What makes the third indictment against Trump different?
The latest indictment includes what are undoubtedly the most serious accusations against Donald Trump. The allegations revolve around his efforts to undermine the result of the 2020 presidential election, as well as to incite his supporters to storm the capitol in January 2021. The indictment also entails allegations that he conspired to defraud the United States and prevented voters from carrying out their constitutional rights.
The charges could have a major impact on the Republican candidate's reelection campaign, and they're significantly more serious than those in the past, which included indictments for falsifying business records in New York and withholding top-secret documents in Florida.
What impact will the indictment have on Trump's reelection campaign?
That depends on who you're referring to. There's a core of Trump supporters whose minds won't be changed by anything. In fact, Trump might even be able to shrewdly use the trial to raise money for his campaign. He could then, in turn, use those funds to help cover his legal fees. One could even say that the indictment could actually help him among this group.
A lot of swing voters will be scared off by the indictment, as will Republican voters who are concerned that the proceedings could lower Trump's chances of defeating incumbent Joe Biden.
What do the surveys say?
Donald Trump is by far the most popular Republican candidate. Everything indicates that he will win the party's primary and become the Republican challenger in the 2024 US presidential election.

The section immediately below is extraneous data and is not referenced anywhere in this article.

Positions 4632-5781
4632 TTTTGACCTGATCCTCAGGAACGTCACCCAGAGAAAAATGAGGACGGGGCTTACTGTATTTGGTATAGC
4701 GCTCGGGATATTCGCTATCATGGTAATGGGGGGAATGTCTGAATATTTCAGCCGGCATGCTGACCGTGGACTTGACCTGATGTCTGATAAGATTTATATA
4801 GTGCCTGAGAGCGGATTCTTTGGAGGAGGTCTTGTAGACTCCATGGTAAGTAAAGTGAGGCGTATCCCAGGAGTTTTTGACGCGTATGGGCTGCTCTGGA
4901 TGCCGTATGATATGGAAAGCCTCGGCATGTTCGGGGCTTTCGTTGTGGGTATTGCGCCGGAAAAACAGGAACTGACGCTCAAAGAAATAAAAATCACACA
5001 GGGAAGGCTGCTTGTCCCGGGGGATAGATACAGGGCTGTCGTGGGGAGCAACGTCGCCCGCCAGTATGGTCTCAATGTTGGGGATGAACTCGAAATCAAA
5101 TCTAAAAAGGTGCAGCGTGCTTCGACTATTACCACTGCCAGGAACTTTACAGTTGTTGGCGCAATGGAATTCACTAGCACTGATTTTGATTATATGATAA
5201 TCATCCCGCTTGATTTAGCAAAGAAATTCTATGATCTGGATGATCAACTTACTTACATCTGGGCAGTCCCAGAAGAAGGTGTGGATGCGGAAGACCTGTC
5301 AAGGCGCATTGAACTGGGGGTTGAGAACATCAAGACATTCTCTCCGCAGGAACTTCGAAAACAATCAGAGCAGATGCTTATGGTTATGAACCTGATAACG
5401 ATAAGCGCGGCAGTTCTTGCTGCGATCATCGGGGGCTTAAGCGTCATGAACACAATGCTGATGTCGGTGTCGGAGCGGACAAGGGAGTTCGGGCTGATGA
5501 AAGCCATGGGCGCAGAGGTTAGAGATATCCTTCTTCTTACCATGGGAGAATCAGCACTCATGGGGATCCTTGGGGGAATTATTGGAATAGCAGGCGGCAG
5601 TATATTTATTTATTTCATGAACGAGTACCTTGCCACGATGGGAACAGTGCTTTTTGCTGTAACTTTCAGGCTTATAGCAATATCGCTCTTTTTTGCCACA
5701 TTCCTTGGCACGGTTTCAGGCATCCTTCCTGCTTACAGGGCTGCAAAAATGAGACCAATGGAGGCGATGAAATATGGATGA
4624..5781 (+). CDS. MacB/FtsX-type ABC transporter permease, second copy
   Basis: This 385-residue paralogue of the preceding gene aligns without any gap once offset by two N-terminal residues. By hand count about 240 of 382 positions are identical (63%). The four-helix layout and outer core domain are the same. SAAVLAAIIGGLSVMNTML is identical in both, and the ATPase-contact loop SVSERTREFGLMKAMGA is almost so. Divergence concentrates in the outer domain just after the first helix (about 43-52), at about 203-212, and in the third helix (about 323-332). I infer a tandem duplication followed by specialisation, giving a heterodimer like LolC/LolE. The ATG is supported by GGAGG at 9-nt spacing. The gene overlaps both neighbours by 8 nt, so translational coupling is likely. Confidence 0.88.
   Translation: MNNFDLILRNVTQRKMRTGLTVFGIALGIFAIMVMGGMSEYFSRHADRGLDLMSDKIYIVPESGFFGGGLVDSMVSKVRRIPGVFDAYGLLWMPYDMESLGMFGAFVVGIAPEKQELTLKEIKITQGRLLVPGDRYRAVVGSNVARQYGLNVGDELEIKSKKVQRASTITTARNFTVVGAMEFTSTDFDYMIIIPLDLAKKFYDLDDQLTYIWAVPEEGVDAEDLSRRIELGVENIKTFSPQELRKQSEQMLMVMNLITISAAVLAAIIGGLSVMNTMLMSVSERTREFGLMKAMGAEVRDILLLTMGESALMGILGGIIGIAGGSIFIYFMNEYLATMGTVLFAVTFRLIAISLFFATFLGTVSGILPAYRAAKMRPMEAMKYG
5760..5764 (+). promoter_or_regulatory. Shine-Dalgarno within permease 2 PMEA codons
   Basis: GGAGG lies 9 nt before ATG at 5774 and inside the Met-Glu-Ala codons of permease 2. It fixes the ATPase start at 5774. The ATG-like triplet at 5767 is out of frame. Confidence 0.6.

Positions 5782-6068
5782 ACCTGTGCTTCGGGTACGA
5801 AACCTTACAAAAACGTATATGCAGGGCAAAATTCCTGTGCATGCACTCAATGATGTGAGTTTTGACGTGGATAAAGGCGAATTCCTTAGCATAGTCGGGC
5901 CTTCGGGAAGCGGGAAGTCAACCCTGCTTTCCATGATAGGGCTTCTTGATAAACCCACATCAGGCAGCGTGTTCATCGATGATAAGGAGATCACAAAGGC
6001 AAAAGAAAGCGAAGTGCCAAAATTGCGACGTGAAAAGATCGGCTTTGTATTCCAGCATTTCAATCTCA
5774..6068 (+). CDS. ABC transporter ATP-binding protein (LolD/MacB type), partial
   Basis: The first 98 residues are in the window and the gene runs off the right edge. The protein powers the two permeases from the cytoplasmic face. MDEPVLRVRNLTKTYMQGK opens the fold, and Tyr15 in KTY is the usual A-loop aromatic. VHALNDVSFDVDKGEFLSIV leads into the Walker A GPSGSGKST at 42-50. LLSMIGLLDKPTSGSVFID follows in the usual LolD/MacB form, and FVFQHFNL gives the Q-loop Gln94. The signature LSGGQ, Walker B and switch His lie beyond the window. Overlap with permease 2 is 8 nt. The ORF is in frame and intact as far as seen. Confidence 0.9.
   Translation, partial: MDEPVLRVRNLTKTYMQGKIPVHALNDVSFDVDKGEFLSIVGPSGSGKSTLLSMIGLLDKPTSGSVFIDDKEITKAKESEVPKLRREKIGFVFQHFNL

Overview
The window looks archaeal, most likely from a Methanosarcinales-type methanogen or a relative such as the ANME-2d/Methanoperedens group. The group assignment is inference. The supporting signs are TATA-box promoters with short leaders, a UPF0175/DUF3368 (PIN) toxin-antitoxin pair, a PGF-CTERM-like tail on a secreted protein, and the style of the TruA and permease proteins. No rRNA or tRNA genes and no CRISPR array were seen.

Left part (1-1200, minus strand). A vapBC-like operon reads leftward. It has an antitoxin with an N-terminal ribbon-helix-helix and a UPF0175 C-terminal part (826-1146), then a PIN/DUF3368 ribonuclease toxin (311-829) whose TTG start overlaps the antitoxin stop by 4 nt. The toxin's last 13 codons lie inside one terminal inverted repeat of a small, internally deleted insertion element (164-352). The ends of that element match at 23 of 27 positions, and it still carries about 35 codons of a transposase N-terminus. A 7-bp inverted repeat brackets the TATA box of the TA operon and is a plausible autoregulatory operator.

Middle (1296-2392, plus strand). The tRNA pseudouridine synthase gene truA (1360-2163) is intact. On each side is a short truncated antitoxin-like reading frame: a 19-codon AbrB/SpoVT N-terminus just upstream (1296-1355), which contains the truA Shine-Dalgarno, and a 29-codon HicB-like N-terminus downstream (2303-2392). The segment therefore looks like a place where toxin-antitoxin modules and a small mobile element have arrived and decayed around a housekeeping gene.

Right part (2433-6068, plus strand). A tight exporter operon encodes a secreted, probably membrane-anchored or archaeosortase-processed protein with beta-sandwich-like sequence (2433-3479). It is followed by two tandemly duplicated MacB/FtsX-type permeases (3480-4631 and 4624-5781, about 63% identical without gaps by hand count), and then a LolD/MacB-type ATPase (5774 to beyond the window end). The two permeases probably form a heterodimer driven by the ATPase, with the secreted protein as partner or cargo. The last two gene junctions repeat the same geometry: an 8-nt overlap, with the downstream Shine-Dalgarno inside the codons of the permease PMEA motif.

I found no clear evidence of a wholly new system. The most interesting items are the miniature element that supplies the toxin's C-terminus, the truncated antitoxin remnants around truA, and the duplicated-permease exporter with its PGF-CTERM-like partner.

According to a recent poll, Biden and Trump are tied in a hypothetical rematch at 43% support for their return to the White House.
What do the indictments mean for Trump's candidacy?
The big question is whether or not the trials will be finished before the elections. The court dates are set for March and May of 2024, which is right around the time members of the two major parties vote for candidates in the primaries.
The proceedings will be highly complex, and Donald Trump will do everything in his power to delay the verdict until the elections are over.
How will Trump contest the allegations?
He'll probably rely on his right to free speech, which is very wide-reaching in the United States, but that's unlikely to help him much in this case.
It will be interesting to see if he's able to convince the judges that he himself was actually convinced that he had won the 2020 election because proving intent is essential in US criminal law. If he manages to do so, that would greatly increase his chances of winning in court.
Can Trump still become president if he's convicted?
The US Constitution lists very few conditions for the presidency. Candidates must be born US citizens, be at least 35 years old, and have lived in the United States for at least 14 years.
Beyond that, they can't have already been elected president twice before. So theoretically yes, Trump could still be elected president even if he was a convicted criminal serving time.
What would happen if Trump was elected while the trial was still ongoing?
That would likely cause a constitutional crisis. It would be unprecedented and would lead to a power struggle between the judiciary and the executive branches — meaning between the legal system and the government.
It would, however, be interesting to see how independent the courts really are, and whether or not Trump could manage to exert influence over the Department of Justice and the nation's criminal prosecution apparatus.
Can Trump pardon himself as president?
The general legal opinion is that it isn't possible, but in terms of constitutional law it isn't clear. The US Supreme Court would have to rule on the matter.
This article was translated from German.